Panic & Pizza – Susannah tries out some of Madrid´s best dough

by Susannah Grant

posted on January 24, 2020

Front of Panic Bakery with steamed up window.

Any trip to the Centro Cultural Conde Duque should be synonymous with Panic. As featured in Gywneth Paltrow´s website, Goop, Panic is one of Madrid´s best artisanal bakeries.

Two years ago I stumbled across a huge queue of people enveloped in steam emanating from the ovens of a bakery known as Panic on Calle Conde Duque, off Calle Alberto Aguilera. Always on the look out for good quality bread I decided to join the line and 15 minutes later I got to the front and a flustered lady brandishing a large notebook was asking me my name. Rather non-plussed I explained that I´d come to buy bread, not to attend an interview. Confusion shortly gave way to panic as she explained that loaves had to be pre-ordered in advance. By this stage my gastric juices were close to causing a terminal ulcer in my stomach after spending so long inhaling tantalising aromas of freshly baked bread in the queue. Much coaxing ensued and I was issued with a few leftovers from the morning batch. Therein the panic gave way to today´s addiction.

Reserve your loaf in advance to avoid panic

This week, having been thwarted by the opening times of the Mats Staub video installation I end up fortuitously in “Emigrantes Invisibles” in the same Centro Cultural Conde Duque. This is a small boutique exhibition of photographs from the tens of thousands of Spaniards who emigrated to the US between 1890 and 1945. Many ended up in factories such as steel and tobacco in Ohio and Florida. Whilst Andalucían agricultural workers were granted free passage to Hawaii to continue their expertise in the sugar cane plantations. Once the railroads were built many moved again within the US and reputedly one of the first bars on the Lower East Side of Manhattan after Prohibition was opened by a Spaniard.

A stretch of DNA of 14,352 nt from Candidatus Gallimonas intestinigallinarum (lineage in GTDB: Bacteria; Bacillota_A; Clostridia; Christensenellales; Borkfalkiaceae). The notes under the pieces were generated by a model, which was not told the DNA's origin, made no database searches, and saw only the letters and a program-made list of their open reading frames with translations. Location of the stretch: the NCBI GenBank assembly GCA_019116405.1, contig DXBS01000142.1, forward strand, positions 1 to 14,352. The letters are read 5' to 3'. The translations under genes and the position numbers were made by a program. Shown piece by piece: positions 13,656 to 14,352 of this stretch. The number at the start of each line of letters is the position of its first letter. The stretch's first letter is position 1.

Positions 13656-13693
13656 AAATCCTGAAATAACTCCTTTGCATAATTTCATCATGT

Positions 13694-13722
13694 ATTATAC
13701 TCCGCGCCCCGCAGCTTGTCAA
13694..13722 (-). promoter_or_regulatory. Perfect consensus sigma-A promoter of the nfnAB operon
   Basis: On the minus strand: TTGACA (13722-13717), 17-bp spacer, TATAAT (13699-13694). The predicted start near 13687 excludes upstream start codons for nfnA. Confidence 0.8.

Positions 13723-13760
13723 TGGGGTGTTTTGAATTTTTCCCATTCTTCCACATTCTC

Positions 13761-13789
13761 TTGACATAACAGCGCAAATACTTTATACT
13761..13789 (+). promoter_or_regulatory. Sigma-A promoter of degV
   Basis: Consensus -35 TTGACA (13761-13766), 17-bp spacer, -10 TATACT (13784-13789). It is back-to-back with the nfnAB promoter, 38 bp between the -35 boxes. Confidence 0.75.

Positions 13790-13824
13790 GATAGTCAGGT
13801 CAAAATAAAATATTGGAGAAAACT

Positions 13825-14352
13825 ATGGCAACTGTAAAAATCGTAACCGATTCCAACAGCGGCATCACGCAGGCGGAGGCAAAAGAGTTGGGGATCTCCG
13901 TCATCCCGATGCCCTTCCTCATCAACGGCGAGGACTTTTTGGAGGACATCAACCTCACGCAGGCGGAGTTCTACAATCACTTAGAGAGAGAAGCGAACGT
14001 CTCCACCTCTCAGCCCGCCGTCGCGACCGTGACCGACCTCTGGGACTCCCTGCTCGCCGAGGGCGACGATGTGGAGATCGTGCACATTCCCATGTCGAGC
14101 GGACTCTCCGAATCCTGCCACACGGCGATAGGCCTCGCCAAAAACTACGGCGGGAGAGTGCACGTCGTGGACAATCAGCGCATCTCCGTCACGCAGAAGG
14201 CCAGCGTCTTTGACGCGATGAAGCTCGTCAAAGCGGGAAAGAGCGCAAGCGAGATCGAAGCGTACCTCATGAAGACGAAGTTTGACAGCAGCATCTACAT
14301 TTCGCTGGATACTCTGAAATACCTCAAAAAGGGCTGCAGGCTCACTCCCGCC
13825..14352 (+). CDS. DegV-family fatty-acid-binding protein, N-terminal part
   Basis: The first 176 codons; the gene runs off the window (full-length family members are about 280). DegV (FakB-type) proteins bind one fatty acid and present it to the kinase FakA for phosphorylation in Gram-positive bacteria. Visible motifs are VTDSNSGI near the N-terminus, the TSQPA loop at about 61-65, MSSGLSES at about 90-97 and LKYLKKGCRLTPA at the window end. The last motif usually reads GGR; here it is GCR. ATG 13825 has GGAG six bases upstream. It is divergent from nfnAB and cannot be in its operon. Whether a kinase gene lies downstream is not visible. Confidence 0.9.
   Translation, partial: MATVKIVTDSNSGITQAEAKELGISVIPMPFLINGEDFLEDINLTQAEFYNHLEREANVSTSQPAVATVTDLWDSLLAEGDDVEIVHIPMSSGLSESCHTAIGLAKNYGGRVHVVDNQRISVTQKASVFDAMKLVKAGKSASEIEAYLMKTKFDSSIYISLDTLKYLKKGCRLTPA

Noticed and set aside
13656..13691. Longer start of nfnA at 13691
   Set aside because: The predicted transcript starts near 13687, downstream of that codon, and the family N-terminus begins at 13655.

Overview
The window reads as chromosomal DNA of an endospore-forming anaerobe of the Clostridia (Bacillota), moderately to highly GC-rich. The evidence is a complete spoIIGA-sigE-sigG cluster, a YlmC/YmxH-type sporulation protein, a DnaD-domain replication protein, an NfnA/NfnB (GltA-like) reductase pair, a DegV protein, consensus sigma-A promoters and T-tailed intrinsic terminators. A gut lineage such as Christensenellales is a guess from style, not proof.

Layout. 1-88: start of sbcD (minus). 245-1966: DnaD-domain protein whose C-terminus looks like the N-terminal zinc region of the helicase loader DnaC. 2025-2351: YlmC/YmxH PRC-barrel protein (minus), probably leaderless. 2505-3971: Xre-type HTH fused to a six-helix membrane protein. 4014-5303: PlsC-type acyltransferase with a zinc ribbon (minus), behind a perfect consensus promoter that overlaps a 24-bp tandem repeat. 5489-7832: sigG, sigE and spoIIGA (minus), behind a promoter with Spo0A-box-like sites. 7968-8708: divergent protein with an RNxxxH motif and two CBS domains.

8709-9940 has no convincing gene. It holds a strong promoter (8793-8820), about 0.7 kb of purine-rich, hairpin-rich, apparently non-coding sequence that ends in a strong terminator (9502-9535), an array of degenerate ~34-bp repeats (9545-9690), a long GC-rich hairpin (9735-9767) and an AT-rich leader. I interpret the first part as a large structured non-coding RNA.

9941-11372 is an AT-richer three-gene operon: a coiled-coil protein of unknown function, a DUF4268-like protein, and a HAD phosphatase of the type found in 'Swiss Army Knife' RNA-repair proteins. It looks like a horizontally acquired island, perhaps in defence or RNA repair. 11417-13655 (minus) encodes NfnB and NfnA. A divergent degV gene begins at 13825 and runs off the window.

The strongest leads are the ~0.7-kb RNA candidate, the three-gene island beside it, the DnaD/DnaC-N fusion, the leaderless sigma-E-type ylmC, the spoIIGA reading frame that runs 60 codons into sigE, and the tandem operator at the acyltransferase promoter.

Spanish-owned bar on Lower East Side, Manhattan

Owing to the Civil War in Spain from 1936-1939, many immigrants realised that the US offered a more stable future and many first generation Spaniards resolved to integrate seamlessly in their new habitat, hence the adjective “invisible” in the exhibition´s title. However, the Spanish continued to observe and re-enact their traditional customs, fiestas and sports from the mother country including La Fiesta de San Roque, putting together frontón teams, participating proudly in annual Spanish parades in places such as Canton, Ohio, setting up numerous active Spanish Societies around the country and the organisation of countless annual Spanish picnic celebrations.

You can take the Spanish man out of Spain but not the Spanish out of the man

All those photographs of Spaniards enjoying their culinary fare round the States ignited a monstruous appetite so I turned my attentions to exploring the myriad authentic tabernas in maze of streets and squares around Calle Limón, San Vicente Ferrer up to Malasaña where I clocked Casa Macareno, 44 for a future visit. Ten minutes` stroll later, on Calle Dos de Mayo, I found myself in front of a hole in the wall emitting giant wafer-thin 2€ pizza slices loaded with toppings ranging from a simple Margarita to BBQ sauce and pepperoni. Ever faithful to my culinary conviction that less is more (regrettably that rule doesn´t apply to money…) I order rocket and mushroom from the female pizzaiolo who is deftly stretching and kneading the next order. The symphony of springy dough with just the right ratio of tomato and cheese inspires me to inquire if the owners are Italian. “No,” she replies with a wry grin, “Not at all, This is New York style pizza! ” 2€ is a definitely a recommendable bargain if you´re looking to be teleported to NYC any time soon. You´ll get there a lot faster than the emigrantes invisibles.

The dough has it

Panadería Panic – Calle Conde Duque, 13. Tel +34.910.86.22.01 Mon-Sat: 9:30am-9pm

Antonia Pizza – Calle Dos de Mayo. The cat is usually too busy to answer the phone.

Pizza hole in the wall
A slice of New York in Madrid